Bundy's view of government is "far on the fringes," said Quin Monson, a political scientist at LDS Church-owned Brigham Young University. "It is not something I see or hear among people at BYU or at church. It has not made its way into mainstream Mormon websites or quasi-church material or affiliated sites."
In a 1994 speech at America's Freedom Festival in Provo, LDS apostle Dallin H. Oaks rebuked the notion that Mormons can break laws they think are unjust.
Oaks pointed to church policies reminding Mormons in any nation that they are "obligated by the 12th Article of Faith to obey the tax laws of that nation (see also Doctrine & Covenants 134:5) . ... A member who refuses to file a tax return, to pay required income taxes, or to comply with a final judgment in a tax case is in direct conflict with the law and with the teachings of the church."
In the speech, Oaks said "Latter-day Saints affirm that God gave the power to the people, and the people consented to a Constitution that delegated certain powers to the federal and state governments and reserved the rest to the people."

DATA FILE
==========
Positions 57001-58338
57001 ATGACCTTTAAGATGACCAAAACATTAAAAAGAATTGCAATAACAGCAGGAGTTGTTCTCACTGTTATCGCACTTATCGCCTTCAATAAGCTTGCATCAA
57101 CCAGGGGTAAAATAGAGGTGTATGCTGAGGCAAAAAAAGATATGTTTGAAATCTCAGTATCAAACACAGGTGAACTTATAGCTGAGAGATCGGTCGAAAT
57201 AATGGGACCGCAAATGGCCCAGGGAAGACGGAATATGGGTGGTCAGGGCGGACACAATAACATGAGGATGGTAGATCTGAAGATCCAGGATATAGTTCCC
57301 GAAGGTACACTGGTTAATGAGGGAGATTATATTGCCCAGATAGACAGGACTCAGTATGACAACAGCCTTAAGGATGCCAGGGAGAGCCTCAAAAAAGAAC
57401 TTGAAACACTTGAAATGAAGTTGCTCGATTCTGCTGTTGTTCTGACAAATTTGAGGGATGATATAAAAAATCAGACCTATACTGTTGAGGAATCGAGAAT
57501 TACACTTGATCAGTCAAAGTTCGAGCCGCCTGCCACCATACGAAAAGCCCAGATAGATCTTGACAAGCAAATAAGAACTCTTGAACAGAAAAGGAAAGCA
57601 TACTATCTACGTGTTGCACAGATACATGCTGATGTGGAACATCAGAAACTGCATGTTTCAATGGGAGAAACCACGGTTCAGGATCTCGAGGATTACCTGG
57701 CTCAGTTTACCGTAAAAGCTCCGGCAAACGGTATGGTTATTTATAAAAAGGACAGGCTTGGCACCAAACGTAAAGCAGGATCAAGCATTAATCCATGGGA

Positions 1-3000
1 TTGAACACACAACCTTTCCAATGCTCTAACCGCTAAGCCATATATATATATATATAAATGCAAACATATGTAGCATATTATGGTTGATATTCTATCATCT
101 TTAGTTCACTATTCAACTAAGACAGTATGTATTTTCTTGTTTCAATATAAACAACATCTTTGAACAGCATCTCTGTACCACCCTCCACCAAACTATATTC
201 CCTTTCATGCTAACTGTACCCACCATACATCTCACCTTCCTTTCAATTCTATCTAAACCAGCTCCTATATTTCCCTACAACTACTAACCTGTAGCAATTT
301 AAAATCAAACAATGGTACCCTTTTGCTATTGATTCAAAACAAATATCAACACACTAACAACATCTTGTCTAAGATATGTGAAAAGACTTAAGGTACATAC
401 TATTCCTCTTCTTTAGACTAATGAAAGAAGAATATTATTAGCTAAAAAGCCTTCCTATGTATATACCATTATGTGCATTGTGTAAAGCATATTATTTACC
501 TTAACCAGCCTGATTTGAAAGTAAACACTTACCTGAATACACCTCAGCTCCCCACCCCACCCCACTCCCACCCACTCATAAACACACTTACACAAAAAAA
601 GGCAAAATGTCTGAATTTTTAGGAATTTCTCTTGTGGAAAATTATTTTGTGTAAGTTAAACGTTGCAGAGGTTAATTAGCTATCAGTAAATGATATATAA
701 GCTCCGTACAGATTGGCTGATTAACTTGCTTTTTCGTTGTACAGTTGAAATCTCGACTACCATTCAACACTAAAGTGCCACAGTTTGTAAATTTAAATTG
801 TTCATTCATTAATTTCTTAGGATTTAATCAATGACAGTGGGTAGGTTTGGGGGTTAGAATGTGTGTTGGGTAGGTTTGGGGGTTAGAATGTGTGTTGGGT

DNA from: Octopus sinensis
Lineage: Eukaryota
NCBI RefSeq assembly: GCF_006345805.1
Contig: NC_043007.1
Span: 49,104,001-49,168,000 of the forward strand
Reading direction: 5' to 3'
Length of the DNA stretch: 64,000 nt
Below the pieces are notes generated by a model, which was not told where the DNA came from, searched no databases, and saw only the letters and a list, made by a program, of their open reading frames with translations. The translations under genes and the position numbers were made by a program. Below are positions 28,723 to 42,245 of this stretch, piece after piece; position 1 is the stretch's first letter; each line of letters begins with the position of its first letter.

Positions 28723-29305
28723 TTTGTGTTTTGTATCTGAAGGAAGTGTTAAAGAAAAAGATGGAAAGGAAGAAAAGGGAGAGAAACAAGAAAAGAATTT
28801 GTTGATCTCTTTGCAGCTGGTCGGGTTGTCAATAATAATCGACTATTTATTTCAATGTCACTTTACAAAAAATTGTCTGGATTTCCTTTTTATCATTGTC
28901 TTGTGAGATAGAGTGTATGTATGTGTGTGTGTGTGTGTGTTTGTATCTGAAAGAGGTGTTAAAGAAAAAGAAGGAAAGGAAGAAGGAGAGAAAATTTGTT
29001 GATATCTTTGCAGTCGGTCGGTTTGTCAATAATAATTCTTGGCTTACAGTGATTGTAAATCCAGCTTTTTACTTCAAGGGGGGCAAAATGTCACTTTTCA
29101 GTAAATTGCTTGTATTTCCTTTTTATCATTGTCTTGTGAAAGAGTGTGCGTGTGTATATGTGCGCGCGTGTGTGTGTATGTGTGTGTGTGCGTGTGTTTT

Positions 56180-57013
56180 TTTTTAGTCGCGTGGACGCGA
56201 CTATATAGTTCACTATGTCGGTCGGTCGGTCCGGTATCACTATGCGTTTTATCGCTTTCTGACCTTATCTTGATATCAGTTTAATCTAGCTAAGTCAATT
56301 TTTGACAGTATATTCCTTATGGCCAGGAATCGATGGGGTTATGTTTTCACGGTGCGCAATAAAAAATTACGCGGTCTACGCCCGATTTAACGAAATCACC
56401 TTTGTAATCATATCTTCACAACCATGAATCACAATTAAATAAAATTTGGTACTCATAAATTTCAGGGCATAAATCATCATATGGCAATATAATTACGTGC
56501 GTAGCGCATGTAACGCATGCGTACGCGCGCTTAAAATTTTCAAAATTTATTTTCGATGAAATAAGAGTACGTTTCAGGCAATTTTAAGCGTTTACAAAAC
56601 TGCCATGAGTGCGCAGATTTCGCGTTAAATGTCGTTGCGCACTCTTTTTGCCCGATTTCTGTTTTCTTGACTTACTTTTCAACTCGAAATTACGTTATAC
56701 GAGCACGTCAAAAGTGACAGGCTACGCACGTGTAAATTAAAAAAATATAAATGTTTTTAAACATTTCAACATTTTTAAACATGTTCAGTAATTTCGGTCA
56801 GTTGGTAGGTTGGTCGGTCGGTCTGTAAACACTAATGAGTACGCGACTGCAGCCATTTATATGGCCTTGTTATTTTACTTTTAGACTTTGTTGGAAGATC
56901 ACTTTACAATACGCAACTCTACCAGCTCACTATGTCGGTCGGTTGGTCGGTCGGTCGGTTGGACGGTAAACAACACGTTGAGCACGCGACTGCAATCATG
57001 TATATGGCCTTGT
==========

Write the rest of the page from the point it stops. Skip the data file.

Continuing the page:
That does not mean, Oaks said, "that each citizen is free to determine which laws he will obey or that one or more citizens are free to redefine the concept of sovereignty ... [which] would result in anarchy."
There are even rules in the Utah-based Church of Jesus Christ of Latter-day Saints for disciplining members "who don't obey the law," Monson said. "It depends on the severity of the situation and the person's prominence in the church community."
Such discipline "may not be applied consistently," the BYU professor said, but "at least there's a provision for it."
A recent LDS Church statement noted that "church discipline may be required for [members] guilty of serious criminal offenses."
Bundy has talked with his LDS bishop, he told KUER, and said he is not in any trouble.
Mormonism's 12th Article of Faith
"We believe in being subject to kings, presidents, rulers, and magistrates, in obeying, honoring, and sustaining the law."